MotoGP: Banking on local boys

 MotoGP: Banking on local boys
Sepang International Circuit CEO Datuk Razlan Razali.

He took a racing destination that was operating in the red, and turned it around within months.

When Datuk Razlan Razali took over the helm of Sepang International Circuit (SIC) as chief executive officer in 2009, it was losing money. He was just 36 years old then.

A year later, SIC - known for hosting races like Formula One (F1) - became a profitable venture.

But today, Mr Razlan, 42, isn't resting on his laurels.

What is the secret to a strong crowd presence during MotoGP?

We use local heroes as the main attraction. This year, we have six Malaysian riders. Some riders have a fan base. Their supporters will automatically want to come when they race in Malaysia. We achieved over 120,000 spectators over (the whole race weekend) last year.

I recently told (F1 chief) Bernie Ecclestone that our MotoGP crowd has surpassed F1.

Why do your motorcycle races attract more crowds than F1?

We have more than 10 million bikers in Malaysia. As soon as kids are old enough, they want to ride motorbikes.

So they look at their local mentors and international idols like Valentino Rossi, Barry Sheene, Max Biaggi.

People can relate to MotoGP.

What have you learnt from organising races?

You need other activities (aside from the races). I don't need to promote other things to sell MotoGP as long as my Malaysian racers are there. But we still create a carnival-like atmosphere or motorcycle expo-type event.

To sell F1, it depends on which performing acts I'm going to bring in. Casual spectators will not buy F1 tickets until they know who is performing. To me, this is sad.

How do you measure MotoGP's popularity?

By how long it takes you to get out of the circuit due to the traffic jam!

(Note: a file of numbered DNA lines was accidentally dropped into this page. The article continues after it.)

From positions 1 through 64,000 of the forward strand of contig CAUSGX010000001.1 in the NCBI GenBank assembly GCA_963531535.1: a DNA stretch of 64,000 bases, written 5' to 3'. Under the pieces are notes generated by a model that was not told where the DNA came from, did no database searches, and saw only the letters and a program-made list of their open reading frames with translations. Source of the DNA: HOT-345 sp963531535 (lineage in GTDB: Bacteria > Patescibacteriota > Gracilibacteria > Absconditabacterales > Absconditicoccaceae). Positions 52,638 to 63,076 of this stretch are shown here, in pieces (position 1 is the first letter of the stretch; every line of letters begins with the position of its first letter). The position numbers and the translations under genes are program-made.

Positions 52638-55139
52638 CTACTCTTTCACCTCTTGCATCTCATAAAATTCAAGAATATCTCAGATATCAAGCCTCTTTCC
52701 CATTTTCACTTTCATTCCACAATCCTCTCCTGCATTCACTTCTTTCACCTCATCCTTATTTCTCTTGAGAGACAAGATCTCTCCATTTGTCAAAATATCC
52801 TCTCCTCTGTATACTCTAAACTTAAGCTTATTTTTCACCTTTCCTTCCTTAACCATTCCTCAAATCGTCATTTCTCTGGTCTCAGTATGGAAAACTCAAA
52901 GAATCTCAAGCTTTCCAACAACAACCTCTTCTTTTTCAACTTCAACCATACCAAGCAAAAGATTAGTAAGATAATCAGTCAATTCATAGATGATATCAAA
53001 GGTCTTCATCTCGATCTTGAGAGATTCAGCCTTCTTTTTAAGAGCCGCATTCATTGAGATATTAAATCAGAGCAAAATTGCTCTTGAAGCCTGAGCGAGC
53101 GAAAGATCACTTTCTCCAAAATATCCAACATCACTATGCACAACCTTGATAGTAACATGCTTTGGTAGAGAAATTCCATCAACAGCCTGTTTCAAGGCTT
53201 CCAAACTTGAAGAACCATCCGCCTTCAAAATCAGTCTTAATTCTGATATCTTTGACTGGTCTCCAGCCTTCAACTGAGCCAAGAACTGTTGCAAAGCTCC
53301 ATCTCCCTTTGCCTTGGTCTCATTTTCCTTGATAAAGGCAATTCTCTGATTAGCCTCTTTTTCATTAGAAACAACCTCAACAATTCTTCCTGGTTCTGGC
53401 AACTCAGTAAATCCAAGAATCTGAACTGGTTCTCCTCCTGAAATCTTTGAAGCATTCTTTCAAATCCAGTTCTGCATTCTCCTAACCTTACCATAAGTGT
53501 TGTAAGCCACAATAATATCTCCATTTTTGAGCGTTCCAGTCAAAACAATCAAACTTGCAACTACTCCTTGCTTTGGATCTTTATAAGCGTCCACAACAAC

For the last three years, Dorna - rights holder for MotoGP and World Super Bikes - ordered a bus with police escorts because prior to that, they missed flights because of the jams.

What's your favourite circuit?

The circuit I want to emulate is Suzuka in Japan. It has everything a circuit should have - a great track and proper, well-maintained facilities.

It also has other attractions like amusement parks skewed toward motorsports or automobiles, restaurants and four hotels.

What did you change?

When I came in, SIC was running at a loss, so I milked every facility here. Now, every single thing has a price to it and I refuse to give discounts.

Did you face any resistance from your staff?

Initially, there were comments like, "Eh Razlan, SIC isn't your father's company" because of how focussed I was when it came to not wasting money. I told them, "Yes, I treat it like my company."

I want to make sure that every single cent goes to work. From 2010, we became profitable.

How did your passion for bikes start?

My first experience was when I was 13 and studying in Australia. I was in boarding school and I tried a dirtbike.

When I got my first job, I went behind my parents' back to buy my first bike.

I started racing in 2001. We were pioneers for the Malaysian Super Series. At that time there were 10 of us - mostly Malaysians and Singaporeans with a few English guys. The first two years were "Malaysia versus Singapore".

What do you ride now?

I ride a Honda Gold Wing (1,800cc tourer) - my fourth. I bought a 2014 model in maroon. My friends make fun of me by saying it's a pink bike. I also have a Ducati but I have not ridden it in over a year.

This article was first published on Oct 26, 2014.
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